Wonderful in every respect. It is hard for me to single out specifics because I liked every moment so much. The entire show is well-conceived and ably executed, and that is an understatement. Writers / directors Bryan Colley and Tara Varney crafted a splendid script, and nurtured actors and designers to bring it to life with perfection. Kudos to everyone involved with this outstanding production.
Heinrich Himmler decides that the soldiers need dolls to keep them from
contaminating themselves with lesser humans. The program identifies
resources for the true story about how the Third Reich invented
inflatable pleasure dolls.
With that idea, we are in for rollicking good fun that hides the evil
beneath. What I especially like about this script is that the evil is
gradually exposed. There is a moment that punches me in the stomach,
very similar to how I feel at the end of a certain song in Cabaret.
Andy Garrison as Himmler appropriately takes command of the stage, and
sets the bar extremely high for excellent acting. He starts the gimmick
of ending every scene with an actor’s gesture, and others follow suit,
including the doll even when she is motionless during the scene. This
gimmick fits the style of the show beautifully and humorously. It is
very meaningful when Andy quits doing this gesture. His Johnny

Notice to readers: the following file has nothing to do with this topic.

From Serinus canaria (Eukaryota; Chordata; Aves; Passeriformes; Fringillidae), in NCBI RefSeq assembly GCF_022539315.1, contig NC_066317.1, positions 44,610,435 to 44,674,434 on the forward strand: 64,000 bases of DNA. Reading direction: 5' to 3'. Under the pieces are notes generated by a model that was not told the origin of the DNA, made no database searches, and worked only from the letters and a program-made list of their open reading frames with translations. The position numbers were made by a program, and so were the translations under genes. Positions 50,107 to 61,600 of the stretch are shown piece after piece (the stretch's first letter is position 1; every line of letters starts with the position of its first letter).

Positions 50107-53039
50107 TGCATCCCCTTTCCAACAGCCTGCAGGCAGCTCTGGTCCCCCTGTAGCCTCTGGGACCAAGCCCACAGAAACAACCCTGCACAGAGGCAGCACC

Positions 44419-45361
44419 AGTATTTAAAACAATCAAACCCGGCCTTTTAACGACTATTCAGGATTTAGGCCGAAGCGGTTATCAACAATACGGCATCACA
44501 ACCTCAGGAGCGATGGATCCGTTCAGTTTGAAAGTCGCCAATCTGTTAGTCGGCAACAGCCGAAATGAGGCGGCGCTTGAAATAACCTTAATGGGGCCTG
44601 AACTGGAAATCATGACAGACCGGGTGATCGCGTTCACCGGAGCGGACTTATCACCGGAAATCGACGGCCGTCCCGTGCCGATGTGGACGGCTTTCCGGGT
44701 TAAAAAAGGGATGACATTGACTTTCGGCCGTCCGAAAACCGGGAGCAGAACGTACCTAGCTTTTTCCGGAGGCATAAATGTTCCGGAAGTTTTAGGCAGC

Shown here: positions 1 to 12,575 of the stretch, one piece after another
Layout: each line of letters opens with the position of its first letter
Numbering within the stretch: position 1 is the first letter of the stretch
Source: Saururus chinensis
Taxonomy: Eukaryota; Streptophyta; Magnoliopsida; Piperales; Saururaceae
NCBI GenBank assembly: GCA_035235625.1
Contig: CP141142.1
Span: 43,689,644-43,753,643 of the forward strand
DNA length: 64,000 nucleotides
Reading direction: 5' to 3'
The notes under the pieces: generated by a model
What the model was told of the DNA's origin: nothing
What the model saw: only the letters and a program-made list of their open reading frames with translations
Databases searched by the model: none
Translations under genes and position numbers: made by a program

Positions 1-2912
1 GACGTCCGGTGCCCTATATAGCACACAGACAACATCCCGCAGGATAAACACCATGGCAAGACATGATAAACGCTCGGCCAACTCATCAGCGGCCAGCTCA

Carson-style monologue is one of the highlights. Starts out hilarious,
and ends with thoughts to stop my breath.
Marcie Ramirez and Parry Luellen as the scientists who manufacture the
doll build their humorous interplay into a sweet relationship that
becomes an important symbol of hope at the end. Their opening scene in
which they discuss how to design the doll is filled with their own
awkward attraction, and the technical talk is very funny because of the
well-defined subtext. One of Parry’s funny lines is questioning what he
can tell his mother when she asks about his work. Parry’s thinking
scene is a wonderful moment. He takes long enough to make me
uncomfortable, which is the point. Yet he fills it with enough variety
to keep me hooked. I can tell he is thinking because of his acting
Eric Tedder and Christian Hankel portray various characters with distinctively different personalities, all very well done.
Amy Hurrelbrink plays both Himmler’s love interest and the doll, and
does both parts with perfection. She choreographed the dances, as well,
and all of her movements as the doll are amazing to watch. Her doll’s
movements show different personalities and moods.
The crew also includes Ryan Puff as stage manager, Shane Rowse as
technical director, and Diane Bulan as archivist. Kyle Dahlquist,
Christian Hankel, Sergio Moreno, and Richard Walker provide music which
adds to the fun. At one point Marcie and Parry react to a music cue;
another time the band plays Somewhere Over the Rainbow when the soldier
is dancing with his doll Dorothy.
The directors’ notes say that they allowed the cast to come up with the
ending, and that changed from their original writing. As well as the
rest of the script is done, I would imagine the writers’ original ending
is excellent. But I do like the juxtaposition of Himmler’s perfect
baby with the couple’s decision. Two visions of what the new Germany
from KC Stage